“Religious freedom certainly means the right to worship God, individually and in community, as our consciences dictate. But religious liberty, by its nature, transcends places of worship and the private sphere of individuals and families,” he continued. “Our various religious traditions serve society primarily by the message they proclaim. They call individuals and communities to worship God, the source of all life, liberty and happiness. They remind us of the transcendent dimension of human existence and our irreducible freedom in the face of every claim to absolute power.”

Pope Francis said there are systems that dominate others by denying them rights and called those listening to engage in compassionate conversation and reconciliation.

“In a world where various forms of modern tyranny seek to suppress religious freedom, or try to reduce it to a subculture without right to a voice in the public square, or to use religion as a pretext for hatred and brutality, it is imperative that the followers of the various religions join their voices in calling for peace, tolerance and respect for the dignity and rights of others,” he said.

Schwartzenberger said the pope’s homily filled her with hope.

“He made me realize there’s a lot of things we can fix,” she said.

Those in attendance cheers and applauded throughout this sermon.

Earlier in the day Pope Francis received a loud round of applause when he spoke at the Cathedral Basilica of Saints Peter and Paul, where he emphasized the importance of women and the laity’s role in the planning for the church’s future.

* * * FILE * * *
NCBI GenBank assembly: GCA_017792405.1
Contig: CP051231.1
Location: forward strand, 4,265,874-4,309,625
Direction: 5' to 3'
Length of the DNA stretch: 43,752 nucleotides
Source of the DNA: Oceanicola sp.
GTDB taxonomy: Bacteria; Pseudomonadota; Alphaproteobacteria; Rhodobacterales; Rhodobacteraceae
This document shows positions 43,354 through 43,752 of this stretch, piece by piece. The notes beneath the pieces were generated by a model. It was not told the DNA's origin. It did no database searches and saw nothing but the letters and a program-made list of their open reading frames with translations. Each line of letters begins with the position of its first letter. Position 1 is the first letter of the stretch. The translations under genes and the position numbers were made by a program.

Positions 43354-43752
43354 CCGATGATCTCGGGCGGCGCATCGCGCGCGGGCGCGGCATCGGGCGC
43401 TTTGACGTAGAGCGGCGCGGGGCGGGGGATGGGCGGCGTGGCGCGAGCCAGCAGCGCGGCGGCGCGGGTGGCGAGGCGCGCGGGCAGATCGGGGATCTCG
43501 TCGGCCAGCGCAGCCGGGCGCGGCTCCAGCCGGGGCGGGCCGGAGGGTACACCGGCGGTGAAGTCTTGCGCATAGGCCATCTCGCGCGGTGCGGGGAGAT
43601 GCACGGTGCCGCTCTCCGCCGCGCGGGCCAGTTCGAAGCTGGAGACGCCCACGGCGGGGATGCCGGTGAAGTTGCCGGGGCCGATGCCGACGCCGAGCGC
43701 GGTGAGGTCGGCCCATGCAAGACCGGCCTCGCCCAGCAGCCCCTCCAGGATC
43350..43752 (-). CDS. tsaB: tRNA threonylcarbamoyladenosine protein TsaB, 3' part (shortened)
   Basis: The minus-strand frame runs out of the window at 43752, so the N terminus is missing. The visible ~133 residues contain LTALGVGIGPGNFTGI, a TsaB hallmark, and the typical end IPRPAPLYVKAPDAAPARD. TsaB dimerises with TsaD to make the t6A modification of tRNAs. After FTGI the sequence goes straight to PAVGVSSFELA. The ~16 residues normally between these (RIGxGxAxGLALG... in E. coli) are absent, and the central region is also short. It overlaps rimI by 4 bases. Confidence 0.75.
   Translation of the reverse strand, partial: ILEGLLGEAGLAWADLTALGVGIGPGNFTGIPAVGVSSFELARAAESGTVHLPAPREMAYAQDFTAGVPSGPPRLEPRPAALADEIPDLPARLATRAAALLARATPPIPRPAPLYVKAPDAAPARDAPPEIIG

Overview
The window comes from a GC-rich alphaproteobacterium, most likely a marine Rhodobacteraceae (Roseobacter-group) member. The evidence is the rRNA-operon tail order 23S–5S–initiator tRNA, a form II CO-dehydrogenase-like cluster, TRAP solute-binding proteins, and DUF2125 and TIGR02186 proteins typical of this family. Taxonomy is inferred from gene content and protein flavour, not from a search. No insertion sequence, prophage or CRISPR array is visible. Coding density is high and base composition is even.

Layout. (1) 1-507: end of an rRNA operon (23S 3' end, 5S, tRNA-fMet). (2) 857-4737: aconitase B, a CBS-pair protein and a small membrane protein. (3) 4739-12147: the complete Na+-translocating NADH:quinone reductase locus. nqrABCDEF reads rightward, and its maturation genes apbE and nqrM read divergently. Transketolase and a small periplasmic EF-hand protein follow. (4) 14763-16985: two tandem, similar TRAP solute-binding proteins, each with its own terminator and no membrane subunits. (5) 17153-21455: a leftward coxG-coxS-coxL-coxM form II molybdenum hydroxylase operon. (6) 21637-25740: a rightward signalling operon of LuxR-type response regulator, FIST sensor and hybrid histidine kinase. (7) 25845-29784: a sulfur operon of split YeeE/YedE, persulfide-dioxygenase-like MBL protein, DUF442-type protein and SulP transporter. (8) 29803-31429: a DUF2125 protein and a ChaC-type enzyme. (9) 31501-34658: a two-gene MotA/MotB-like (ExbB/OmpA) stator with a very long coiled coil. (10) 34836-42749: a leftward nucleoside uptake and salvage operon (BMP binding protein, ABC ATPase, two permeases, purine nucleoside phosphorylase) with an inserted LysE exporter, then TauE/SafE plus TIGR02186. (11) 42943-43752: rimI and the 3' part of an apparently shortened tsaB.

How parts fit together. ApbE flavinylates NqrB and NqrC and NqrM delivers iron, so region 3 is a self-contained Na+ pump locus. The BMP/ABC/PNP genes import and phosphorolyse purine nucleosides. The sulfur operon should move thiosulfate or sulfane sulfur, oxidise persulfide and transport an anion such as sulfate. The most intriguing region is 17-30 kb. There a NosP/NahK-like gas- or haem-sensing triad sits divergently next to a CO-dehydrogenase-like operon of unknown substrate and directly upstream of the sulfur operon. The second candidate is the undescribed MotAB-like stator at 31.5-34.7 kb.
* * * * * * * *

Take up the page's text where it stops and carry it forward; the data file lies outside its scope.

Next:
“In a particular way, it means valuing the immense contribution which women, lay and religious, have made and continue to make to the life of our communities,” he said.

The pontiff will conclude his visit to the U.S. Sunday after another full day of appearances, including a meeting with bishops, a visit to the Curran-Fromhold Correctional Facility and then a final Mass downtown.

SpokaneFāVS will be traveling to Philadelphia to cover the Papal visit. Check out this page for full coverage.

About Tracy Simmons

Tracy Simmons is an award winning journalist specializing in religion reporting, digital entrepreneurship and social journalism. In her 15 years on the religion beat, Simmons has tucked a notepad in her pocket and found some of her favorite stories aboard cargo ships in New Jersey, on a police chase in Albuquerque, in dusty Texas church bell towers, on the streets of New York and in tent cities in Haiti.
Simmons has worked as a multimedia journalist for newspapers across New Mexico, Texas and Connecticut. She serves as the executive director of SpokaneFAVS.com, a digital journalism start-up covering religion news and commentary in Spokane, Wash. She is also a Scholarly Assistant Professor at Washington State University.

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One comment

  1. What a great group of kids! I’m so impressed that they even wanted to go see the Pope! This one young lady’s comment made the biggest impression on me:
    “Schwartzenberger said the pope’s homily filled her with hope.

    “He made me realize there’s a lot of things we can fix,” she said.”

    Yes, there is still a lot in our world that needs to be fixed, but I think these fine young people have what they need inside to make a positive difference.